More than 65 years of research and practical experience have shown fluoridation is safe and effective. The best available scientific evidence does not support any connections between cancer and community water fluoridation. It is the single most effective public health measure to prevent tooth decay and has been named by the CDC as one of 10 great health achievements of the 20th century.
A Answers (2)
American Dental Association answered
Riverside Cancer Care Center answered
The possible relationship between fluoridated water and cancer has been debated at length. The debate resurfaced in 1990 when a study by the National Toxicology Program, part of the National Institute of Environmental Health Sciences, showed an increased number of osteosarcomas (bone tumors) in male rats given water high in fluoride for 2 years. However, other studies in humans and in animals have not shown an association between fluoridated water and cancer.
In a February 1991 Public Health Service (PHS) report, the agency said it found no evidence of an association between fluoride and cancer in humans. The report, based on a review of more than 50 human epidemiological (population) studies produced over the past 40 years, concluded that optimal fluoridation of drinking water "does not pose a detectable cancer risk to humans" as evidenced by extensive human epidemiological data reported to date.
In one of the studies reviewed for the PHS report, scientists at the National Cancer Institute evaluated the relationship between the fluoridation of drinking water and the number of deaths due to cancer in the United States during a 36-year period, and the relationship between water fluoridation and number of new cases of cancer during a 15-year period. After examining more than 2.2 million cancer death records and 125,000 cancer case records in counties using fluoridated water, the researchers found no indication of increased cancer risk associated with fluoridated drinking water.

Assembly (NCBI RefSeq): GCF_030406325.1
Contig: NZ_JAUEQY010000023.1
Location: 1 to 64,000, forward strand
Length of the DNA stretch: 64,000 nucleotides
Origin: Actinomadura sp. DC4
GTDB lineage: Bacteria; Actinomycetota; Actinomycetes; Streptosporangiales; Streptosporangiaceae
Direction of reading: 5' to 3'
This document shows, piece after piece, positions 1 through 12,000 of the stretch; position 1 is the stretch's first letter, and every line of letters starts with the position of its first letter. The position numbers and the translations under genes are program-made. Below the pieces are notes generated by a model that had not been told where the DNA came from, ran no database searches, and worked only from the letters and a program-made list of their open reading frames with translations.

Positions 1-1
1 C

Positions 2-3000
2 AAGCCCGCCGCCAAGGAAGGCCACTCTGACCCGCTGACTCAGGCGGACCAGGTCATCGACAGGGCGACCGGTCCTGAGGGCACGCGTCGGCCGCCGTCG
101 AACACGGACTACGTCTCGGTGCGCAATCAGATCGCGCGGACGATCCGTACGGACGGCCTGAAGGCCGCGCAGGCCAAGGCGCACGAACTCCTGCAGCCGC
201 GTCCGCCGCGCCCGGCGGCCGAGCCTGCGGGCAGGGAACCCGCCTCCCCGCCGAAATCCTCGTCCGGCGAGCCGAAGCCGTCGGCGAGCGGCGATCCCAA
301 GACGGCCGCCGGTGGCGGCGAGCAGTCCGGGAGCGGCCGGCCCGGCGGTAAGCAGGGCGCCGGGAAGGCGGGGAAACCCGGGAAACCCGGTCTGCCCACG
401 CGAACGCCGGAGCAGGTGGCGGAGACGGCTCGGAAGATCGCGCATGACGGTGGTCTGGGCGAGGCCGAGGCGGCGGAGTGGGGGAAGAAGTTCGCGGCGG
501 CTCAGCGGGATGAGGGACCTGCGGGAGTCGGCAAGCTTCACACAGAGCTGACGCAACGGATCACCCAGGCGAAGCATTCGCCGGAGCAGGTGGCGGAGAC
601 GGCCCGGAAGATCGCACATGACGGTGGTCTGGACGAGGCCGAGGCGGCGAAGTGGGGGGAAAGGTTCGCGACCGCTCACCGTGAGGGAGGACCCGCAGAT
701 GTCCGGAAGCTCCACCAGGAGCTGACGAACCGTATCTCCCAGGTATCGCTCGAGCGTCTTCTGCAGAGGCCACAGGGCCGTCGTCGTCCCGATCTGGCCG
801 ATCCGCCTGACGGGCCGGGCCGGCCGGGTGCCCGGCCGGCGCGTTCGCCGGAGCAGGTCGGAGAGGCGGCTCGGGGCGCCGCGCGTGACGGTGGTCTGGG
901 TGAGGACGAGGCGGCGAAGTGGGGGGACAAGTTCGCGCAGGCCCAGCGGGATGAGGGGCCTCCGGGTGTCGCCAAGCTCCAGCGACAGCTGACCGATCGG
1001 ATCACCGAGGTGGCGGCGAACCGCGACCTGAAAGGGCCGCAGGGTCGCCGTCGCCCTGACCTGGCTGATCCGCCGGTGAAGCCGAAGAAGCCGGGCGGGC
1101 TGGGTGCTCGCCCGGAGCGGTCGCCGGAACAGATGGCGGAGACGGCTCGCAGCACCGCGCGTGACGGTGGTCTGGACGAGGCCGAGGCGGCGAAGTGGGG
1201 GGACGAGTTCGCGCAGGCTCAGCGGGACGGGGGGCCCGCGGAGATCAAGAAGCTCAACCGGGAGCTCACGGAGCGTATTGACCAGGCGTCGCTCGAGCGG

In 1993, the Subcommittee on Health Effects of Ingested Fluoride of the National Research Council, part of the National Academy of Sciences, conducted an extensive literature review concerning the association between fluoridated drinking water and increased cancer risk. The review included data from more than 50 human epidemiological studies and six animal studies. The Subcommittee concluded that none of the data demonstrated an association between fluoridated drinking water and cancer. A 1999 report by the CDC supported these findings. The report concluded that studies to date have produced "no credible evidence" of an association between fluoridated drinking water and an increased risk for cancer.
This answer is based on source information from the National Cancer Institute.